Reuters – Homes under construction are seen in Walnut, California, February 16, 2010. REUTERS/Mario Anzuoni …

On Wednesday February 24, 2010, 10:23 am

WASHINGTON (Reuters) – Sales of newly built single-family homes unexpectedly fell to a record low in January, according to government data on Wednesday that hinted at potential trouble for the fragile housing market recovery.

The Commerce Department said sales dropped 11.2 percent to a 309,000 unit annual rate, the lowest level since records started in January 1963, from an upwardly revised 348,000 in December.

It was the third straight month that new home sales fell and the percentage decline in January was the largest in a year. Analysts polled by Reuters had expected new home sales to increase to a 360,000 unit annual pace from December’s previously reported 342,000 units.

Compared to January last year, sales fell 6.1 percent.

“It’s awful. This is with the home buyer tax credit. I don’t understand people who say the housing market is turning,” said Joe Saluzzi, co-manager of trading at Themis Trading in Chatham, New Jersey.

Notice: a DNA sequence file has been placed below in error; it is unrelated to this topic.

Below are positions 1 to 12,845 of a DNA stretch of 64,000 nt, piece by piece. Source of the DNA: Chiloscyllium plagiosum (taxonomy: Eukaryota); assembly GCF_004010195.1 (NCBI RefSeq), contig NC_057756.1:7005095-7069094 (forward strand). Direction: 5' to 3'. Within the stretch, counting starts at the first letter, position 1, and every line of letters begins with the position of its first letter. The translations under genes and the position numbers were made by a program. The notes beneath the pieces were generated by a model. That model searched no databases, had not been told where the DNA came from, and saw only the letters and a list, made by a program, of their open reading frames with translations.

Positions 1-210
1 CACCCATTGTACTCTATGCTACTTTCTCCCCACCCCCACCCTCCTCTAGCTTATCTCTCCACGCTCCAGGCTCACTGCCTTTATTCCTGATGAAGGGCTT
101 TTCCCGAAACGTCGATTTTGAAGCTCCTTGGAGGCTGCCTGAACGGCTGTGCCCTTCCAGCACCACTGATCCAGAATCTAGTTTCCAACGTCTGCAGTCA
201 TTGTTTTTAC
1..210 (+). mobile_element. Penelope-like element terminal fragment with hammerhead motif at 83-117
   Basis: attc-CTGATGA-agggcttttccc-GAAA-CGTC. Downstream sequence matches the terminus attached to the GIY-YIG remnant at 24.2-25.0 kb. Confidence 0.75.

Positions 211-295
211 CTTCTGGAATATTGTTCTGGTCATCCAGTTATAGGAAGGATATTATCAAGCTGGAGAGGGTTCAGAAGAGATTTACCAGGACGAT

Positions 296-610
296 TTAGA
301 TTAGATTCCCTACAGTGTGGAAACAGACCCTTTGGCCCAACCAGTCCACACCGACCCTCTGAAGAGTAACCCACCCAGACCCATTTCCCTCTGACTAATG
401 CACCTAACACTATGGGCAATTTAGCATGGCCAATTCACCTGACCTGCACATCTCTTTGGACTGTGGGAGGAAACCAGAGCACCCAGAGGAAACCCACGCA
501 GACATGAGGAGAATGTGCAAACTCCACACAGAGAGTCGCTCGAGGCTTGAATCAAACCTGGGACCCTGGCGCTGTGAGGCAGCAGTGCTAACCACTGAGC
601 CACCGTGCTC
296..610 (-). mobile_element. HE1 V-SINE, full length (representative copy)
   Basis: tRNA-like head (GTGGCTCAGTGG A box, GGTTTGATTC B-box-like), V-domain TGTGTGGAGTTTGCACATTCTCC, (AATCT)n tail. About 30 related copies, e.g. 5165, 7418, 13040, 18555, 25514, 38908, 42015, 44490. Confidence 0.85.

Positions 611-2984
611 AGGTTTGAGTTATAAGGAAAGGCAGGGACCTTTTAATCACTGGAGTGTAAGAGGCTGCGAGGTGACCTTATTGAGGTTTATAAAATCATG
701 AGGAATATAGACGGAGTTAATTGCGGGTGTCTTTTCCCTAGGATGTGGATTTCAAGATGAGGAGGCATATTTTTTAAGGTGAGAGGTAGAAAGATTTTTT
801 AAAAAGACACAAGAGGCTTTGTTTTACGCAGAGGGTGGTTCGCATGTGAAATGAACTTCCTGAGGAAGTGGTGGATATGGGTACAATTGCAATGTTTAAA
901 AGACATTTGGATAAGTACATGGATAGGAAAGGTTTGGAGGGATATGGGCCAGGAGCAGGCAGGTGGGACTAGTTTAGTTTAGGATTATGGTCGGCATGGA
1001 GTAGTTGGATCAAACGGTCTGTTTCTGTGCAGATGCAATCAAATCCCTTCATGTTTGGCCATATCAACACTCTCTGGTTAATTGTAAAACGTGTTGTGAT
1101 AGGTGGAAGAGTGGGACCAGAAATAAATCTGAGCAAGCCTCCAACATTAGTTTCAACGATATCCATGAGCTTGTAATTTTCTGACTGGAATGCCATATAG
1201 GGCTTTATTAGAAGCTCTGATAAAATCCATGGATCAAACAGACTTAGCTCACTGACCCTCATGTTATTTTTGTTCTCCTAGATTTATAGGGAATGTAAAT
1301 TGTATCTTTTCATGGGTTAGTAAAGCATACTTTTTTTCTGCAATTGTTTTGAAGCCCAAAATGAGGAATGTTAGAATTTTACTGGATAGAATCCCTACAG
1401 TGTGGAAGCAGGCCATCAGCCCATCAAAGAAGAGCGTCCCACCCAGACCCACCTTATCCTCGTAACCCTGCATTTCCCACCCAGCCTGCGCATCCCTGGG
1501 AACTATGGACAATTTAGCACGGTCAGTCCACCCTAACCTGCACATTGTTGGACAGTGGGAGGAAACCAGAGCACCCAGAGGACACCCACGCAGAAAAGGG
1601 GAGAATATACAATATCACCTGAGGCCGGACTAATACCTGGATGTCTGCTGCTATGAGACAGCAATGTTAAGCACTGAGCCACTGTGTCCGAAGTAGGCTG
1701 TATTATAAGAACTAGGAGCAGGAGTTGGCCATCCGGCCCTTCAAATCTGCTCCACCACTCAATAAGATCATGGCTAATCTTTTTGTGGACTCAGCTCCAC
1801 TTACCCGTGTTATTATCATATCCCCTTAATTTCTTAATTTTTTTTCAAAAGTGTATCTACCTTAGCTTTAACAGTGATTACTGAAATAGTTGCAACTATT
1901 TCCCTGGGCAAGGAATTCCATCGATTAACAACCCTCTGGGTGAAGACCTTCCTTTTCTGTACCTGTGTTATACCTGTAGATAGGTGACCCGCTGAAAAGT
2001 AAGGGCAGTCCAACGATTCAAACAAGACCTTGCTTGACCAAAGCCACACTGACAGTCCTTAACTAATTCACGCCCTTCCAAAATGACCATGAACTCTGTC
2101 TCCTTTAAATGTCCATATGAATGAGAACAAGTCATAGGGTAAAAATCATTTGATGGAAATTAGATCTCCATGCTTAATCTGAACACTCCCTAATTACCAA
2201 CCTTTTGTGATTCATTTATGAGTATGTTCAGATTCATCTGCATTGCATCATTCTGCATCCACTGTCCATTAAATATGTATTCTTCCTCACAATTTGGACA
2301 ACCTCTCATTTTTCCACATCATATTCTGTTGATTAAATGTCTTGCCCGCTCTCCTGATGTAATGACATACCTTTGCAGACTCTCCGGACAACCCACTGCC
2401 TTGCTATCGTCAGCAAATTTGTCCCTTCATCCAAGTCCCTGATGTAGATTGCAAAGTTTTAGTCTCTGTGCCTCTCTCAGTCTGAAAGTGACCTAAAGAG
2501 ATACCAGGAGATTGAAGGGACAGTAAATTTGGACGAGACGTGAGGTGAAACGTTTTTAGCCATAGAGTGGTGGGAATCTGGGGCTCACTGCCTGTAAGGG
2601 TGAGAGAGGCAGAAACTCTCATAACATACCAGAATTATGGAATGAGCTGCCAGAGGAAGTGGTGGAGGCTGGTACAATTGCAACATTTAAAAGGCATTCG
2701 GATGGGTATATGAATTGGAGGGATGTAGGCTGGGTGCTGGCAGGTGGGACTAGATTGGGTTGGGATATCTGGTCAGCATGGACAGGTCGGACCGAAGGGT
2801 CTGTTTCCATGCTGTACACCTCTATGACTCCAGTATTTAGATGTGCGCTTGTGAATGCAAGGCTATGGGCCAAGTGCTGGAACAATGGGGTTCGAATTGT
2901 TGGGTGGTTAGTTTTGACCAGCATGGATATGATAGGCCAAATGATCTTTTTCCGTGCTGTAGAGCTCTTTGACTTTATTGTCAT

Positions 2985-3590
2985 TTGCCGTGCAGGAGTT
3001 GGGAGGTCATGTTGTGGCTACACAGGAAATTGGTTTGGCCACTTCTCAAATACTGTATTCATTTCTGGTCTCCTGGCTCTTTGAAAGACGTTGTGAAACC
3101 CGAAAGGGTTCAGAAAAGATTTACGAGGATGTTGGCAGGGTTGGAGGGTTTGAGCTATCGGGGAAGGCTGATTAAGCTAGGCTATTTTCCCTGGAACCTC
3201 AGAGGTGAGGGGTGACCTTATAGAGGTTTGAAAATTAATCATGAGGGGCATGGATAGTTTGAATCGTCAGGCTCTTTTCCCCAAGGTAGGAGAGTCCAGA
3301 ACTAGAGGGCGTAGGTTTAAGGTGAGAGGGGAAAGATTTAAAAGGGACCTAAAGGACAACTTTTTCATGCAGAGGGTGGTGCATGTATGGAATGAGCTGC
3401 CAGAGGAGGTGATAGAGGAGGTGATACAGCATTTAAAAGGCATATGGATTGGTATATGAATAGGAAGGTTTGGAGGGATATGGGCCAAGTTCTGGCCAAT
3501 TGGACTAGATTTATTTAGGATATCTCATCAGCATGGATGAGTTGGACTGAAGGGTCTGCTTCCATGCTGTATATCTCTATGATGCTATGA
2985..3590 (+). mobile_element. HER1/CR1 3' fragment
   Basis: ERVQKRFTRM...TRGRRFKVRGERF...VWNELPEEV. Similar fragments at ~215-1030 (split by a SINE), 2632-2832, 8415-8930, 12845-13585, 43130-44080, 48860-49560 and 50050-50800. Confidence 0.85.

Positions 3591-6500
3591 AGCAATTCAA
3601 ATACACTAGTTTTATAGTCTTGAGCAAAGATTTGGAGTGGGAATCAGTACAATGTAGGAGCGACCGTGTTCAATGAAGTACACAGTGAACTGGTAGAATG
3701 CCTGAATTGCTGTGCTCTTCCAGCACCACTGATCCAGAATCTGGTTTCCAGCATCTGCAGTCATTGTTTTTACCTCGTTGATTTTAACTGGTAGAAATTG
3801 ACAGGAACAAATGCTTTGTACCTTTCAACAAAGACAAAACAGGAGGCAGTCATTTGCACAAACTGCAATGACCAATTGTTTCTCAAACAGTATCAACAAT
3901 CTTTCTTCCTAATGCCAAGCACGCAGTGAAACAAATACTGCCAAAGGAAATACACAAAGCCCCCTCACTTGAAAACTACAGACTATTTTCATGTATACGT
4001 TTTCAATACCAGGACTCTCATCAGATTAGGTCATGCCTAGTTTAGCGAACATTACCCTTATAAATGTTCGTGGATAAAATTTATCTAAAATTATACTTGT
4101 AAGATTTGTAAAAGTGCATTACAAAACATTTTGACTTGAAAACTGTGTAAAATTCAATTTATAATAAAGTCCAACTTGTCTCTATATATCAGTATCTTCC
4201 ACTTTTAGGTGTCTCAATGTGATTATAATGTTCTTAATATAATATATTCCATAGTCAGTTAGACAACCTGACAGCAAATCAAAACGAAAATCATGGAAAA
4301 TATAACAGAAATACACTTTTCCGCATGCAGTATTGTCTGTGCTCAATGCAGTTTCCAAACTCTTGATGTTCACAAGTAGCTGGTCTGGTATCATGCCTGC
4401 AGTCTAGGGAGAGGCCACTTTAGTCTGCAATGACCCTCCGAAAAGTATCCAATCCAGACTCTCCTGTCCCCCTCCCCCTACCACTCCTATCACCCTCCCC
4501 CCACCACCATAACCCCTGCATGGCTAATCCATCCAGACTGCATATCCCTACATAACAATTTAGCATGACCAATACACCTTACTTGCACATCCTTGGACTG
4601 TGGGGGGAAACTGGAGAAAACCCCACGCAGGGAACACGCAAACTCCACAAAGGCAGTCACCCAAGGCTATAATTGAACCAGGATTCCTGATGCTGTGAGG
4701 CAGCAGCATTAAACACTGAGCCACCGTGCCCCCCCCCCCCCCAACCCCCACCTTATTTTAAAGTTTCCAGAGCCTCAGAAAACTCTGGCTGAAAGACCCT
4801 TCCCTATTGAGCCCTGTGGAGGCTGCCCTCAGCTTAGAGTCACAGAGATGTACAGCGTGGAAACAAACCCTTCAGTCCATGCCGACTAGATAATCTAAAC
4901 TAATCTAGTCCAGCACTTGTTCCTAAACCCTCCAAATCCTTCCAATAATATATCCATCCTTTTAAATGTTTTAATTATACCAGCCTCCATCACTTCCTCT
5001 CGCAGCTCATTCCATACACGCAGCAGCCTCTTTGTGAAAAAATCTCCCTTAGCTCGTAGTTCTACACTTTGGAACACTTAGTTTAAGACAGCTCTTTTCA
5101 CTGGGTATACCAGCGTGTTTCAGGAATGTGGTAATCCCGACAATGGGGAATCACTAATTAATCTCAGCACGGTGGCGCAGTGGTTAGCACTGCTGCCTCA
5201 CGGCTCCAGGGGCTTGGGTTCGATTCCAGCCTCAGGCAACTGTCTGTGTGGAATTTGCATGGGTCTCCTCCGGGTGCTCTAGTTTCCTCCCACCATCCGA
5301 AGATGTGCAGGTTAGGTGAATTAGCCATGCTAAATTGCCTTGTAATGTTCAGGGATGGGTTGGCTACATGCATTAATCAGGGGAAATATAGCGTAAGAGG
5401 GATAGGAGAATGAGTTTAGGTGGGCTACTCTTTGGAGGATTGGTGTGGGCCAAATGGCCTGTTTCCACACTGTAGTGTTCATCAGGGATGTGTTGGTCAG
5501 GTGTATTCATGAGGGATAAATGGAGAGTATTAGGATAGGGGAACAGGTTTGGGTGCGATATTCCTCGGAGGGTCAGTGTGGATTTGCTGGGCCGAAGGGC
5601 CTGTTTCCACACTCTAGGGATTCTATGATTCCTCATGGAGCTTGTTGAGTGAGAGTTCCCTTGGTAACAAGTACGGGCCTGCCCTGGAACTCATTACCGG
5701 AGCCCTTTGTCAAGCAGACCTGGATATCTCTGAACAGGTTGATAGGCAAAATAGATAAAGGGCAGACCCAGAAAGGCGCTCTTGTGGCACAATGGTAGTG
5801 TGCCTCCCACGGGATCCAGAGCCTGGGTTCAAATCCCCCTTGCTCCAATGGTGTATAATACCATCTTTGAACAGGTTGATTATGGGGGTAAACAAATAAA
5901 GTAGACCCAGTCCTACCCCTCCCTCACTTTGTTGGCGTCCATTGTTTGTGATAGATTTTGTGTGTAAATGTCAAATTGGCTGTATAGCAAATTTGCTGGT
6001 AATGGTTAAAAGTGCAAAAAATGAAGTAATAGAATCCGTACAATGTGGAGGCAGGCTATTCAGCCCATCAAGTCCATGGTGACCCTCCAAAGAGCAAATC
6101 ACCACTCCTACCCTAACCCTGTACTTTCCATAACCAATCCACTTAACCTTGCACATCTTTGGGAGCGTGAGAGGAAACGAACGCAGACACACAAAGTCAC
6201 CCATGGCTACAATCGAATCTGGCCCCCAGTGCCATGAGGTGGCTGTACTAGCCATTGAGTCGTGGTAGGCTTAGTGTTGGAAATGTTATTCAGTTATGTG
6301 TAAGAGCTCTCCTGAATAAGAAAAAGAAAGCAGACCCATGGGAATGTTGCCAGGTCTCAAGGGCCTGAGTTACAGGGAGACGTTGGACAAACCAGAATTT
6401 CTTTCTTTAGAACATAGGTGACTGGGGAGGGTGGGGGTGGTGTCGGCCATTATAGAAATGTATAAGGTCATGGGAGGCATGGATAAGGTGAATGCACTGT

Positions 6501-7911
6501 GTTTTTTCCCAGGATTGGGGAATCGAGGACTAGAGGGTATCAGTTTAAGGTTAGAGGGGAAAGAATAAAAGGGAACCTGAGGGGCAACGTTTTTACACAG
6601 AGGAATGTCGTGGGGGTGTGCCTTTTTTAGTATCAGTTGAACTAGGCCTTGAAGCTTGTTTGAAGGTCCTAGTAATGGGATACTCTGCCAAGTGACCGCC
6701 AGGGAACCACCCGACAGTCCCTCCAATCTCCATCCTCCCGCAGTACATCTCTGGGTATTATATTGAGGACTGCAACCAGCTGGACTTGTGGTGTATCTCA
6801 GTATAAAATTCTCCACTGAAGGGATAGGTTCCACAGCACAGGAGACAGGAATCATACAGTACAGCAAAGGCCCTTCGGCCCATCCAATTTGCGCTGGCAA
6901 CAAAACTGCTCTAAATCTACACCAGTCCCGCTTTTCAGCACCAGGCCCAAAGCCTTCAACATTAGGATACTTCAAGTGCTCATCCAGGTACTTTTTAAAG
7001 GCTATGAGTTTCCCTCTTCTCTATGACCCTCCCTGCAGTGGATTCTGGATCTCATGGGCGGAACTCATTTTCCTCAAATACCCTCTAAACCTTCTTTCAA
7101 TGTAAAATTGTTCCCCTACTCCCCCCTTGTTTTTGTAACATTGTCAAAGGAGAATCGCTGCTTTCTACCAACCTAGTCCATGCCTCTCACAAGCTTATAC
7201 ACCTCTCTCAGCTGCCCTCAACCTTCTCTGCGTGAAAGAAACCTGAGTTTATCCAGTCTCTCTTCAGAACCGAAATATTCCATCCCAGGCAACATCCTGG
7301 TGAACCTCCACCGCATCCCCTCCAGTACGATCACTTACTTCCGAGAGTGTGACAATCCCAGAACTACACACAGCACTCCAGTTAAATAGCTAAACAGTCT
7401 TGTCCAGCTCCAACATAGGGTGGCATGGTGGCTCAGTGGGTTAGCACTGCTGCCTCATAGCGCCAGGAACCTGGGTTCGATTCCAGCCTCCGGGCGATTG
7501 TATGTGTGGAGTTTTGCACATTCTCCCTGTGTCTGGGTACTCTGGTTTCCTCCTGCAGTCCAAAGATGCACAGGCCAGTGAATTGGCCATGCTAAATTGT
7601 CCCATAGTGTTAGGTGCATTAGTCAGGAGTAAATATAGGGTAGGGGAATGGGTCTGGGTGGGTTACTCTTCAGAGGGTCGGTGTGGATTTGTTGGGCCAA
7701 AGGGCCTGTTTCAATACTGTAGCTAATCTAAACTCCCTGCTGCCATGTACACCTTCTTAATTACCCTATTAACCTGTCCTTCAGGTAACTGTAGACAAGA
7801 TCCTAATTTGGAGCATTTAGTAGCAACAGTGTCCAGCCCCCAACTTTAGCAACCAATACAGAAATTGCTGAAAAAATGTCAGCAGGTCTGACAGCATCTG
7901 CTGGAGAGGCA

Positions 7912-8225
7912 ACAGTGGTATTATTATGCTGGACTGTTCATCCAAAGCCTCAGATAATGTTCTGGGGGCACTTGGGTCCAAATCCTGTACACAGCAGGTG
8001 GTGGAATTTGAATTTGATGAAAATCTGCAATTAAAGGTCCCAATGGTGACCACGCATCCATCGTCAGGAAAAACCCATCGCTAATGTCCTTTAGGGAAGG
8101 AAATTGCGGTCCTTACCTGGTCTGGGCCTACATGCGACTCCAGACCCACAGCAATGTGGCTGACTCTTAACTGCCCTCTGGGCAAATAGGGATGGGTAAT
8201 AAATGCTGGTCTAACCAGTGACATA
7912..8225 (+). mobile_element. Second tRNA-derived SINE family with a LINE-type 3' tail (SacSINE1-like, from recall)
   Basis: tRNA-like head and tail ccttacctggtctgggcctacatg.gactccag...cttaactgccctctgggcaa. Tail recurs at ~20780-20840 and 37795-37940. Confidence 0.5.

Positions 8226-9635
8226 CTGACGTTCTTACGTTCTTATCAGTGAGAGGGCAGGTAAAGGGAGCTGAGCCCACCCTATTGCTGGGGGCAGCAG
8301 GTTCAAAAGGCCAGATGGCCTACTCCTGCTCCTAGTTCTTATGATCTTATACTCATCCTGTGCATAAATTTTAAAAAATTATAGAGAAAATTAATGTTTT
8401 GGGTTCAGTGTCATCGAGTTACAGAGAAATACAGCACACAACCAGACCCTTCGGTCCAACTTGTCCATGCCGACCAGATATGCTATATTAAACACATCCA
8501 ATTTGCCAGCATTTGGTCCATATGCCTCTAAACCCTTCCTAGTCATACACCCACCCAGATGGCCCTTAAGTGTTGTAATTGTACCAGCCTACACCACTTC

U.S. stocks trimmed gains after the data, while Treasury debt prices erased gains. The dollar pared losses against the euro, but fell to session lows versus the yen.

The drop in sales last month came despite the extension of a popular tax credit for first-time buyers, which was also expanded for repeat buyers.

The $8,000 tax credit and purchases of mortgage-related securities by the Federal Reserve have underpinned the housing market recovery from a three-year slump, which dragged the U.S. economy into its worst downturn since the 1930s.

INCENTIVES END SOON

The Fed’s program ends next month, while the tax incentive runs out in June, leaving a potential void in the market.

Speaking before Congress, Fed Chairman Ben Bernanke reiterated a pledge to keep interest rates at very low levels for a long time, citing a weak labor market and tame inflation.

Separate data from the Mortgage Bankers Association showed mortgage applications fell last week for a third straight week as demand home loans sank to the lowest level in 13 years.

The association blamed bad weather for the slump in home loan demand.

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